A Rutgers University-New Brunswick professor told a student that he should not quote Bible verses in essays because of the "separation of church and state," Campus Reform reported.
The professor also added that the Bible "may not be for everyone" and its use in academic papers may be offensive to some, including "a Muslim or Jewish person."
What are the details?
The student, Peter Cordi, cited a Bible verse while writing about a friend who struggles with his homosexual identity in an autobiographical paper assigned to him in his "Intro to Gender, Race, and Sexuality" class last semester.
In the paper, Cordi discussed his friend's relationship with his mother, who allegedly uses her Christian beliefs to justify a certain opinion about those in the LGBT community.
Cordi, himself a Christian, but one who disagrees with his friend's mother's views, quoted the popular Bible verse John 3:16 to support his position. The verse says, "For God so loved the world, that he gave his only Son, that whoever believes in him should not perish but have eternal life."
When Cordi received his graded paper, he noticed the professor, Kathe Sandler, had included a comment on his Bible citation.
"Avoid quoting scripture in academic papers unless you are commenting on scripture," Sandler wrote.
Confused by the comment, Cordi decided to reach out to Sandler over email requesting further explanation. Sandler agreed to meet in person.
Campus Reform reported that, according to a recording of the conversation, at the meeting, Sandler is heard "elaborating on her written remarks by reminding Cordi of 'separation of church and state' and that the Bible 'may not be for everyone.'"
The outlet noted that Cordi asked the professor if she was offended by the use of scripture. She replied, "I think for instance this wouldn't work for a Muslim or Jewish person."
Other students at Rutgers University were also uncomfortable with professor Sandler's remarks.
"Students at any institution should be encouraged to research and utilize any sources that they deem relevant to the topic at hand. Many universities within the United States have accepted a dangerous and narrow-minded rhetoric, such as prohibiting Bible scripture, which often leads to a biased and one-sided culture," one student told Campus Reform.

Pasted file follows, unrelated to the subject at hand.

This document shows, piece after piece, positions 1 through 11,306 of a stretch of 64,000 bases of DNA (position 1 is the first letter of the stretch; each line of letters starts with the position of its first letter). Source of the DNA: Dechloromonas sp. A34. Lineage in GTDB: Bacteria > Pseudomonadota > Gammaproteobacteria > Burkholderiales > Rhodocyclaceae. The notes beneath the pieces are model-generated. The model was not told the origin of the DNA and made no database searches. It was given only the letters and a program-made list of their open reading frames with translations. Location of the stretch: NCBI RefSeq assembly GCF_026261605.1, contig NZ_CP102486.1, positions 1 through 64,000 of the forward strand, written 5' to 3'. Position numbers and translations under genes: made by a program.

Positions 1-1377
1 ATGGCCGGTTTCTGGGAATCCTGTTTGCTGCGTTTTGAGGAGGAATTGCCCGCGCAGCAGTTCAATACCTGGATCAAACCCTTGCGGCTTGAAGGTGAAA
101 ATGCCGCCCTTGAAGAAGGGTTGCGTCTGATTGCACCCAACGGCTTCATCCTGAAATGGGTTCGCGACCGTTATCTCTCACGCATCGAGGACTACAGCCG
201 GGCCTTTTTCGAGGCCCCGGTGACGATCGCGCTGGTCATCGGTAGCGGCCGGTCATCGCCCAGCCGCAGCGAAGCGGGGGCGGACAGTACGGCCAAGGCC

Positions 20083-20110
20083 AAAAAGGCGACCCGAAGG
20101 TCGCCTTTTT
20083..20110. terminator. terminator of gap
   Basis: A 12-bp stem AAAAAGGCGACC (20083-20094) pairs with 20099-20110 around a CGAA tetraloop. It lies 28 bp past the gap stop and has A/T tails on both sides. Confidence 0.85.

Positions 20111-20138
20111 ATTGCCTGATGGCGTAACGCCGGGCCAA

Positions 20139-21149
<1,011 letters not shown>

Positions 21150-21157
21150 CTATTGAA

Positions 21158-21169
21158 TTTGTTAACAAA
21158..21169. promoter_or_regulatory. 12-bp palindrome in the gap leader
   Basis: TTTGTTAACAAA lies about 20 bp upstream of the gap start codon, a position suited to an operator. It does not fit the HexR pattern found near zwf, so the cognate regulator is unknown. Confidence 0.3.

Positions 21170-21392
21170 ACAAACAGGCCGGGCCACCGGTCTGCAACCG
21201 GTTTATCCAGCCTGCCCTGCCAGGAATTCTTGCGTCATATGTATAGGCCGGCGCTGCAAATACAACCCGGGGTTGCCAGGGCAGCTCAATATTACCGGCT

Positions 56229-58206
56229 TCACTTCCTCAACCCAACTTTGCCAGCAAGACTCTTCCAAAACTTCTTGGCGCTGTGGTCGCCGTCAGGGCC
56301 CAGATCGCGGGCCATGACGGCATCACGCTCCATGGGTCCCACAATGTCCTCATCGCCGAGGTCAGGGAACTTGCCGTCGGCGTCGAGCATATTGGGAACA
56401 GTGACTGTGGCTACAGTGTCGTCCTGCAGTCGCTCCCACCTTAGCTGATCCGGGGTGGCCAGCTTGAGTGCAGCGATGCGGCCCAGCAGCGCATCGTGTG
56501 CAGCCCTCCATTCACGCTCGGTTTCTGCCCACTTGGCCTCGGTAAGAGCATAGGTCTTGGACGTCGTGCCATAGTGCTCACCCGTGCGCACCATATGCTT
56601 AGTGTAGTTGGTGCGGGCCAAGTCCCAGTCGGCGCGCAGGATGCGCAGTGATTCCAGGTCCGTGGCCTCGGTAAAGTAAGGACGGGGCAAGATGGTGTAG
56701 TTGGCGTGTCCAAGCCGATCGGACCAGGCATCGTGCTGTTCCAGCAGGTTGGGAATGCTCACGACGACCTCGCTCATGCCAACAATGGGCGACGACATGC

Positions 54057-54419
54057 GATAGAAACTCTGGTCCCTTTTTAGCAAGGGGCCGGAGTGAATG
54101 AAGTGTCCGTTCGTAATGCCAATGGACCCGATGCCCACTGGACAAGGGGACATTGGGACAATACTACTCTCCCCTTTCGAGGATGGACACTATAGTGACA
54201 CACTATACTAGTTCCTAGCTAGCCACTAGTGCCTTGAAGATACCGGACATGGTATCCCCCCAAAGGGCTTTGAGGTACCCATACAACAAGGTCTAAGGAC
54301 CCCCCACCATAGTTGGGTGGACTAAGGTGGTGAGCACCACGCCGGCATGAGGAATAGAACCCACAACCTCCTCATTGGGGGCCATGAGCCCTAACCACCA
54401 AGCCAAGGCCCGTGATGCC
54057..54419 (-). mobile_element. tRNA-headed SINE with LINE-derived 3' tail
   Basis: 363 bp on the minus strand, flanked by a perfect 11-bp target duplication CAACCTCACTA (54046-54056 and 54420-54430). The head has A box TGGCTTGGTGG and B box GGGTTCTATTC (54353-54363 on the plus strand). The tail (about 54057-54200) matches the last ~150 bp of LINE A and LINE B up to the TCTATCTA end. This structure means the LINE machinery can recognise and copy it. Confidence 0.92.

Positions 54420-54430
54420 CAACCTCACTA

"A person should be able to quote whatever he pleases, either for or against his argument. [The] Bible would be an excellent source of quotes as many people are well versed with the scripture, and feel deeply connected to the words of the Bible," another added, himself an atheist.
Cordi said that his right to free speech and religion has been violated. He also agued that the separation of church and state has nothing to do with quoting the Bible in an academic paper, saying it "is supposed to protect the church from the state."
However, during the meeting, Sandler allegedly insisted that quoting the Bible was not necessary, asking, "Do you need the scriptures? Do you really need the scripture?"
Sandler did at least admit her view was a "personal opinion," though her lack of understanding of the separation of church and state is not what most people expect from a university professor.
In a 2018 op-ed for Time, Sen. James Lankford (R-Okla.) and Russell Moore, president of the Southern Baptist Convention Ethics and Religious Liberty Commission, offered a helpful explainer on the separation of church and state.
In the op-ed, they note that Thomas Jefferson's famous phrase came in an 1802 letter to the Danbury Baptist Association in Connecticut and was meant to reassure them that the state could not infringe upon their right to free exercise of religion.
"'Congress shall make no law respecting an establishment of religion, or prohibiting the free exercise thereof…' "This, [Jefferson] said, built a 'wall of separation of church and state,'" the op-ed said.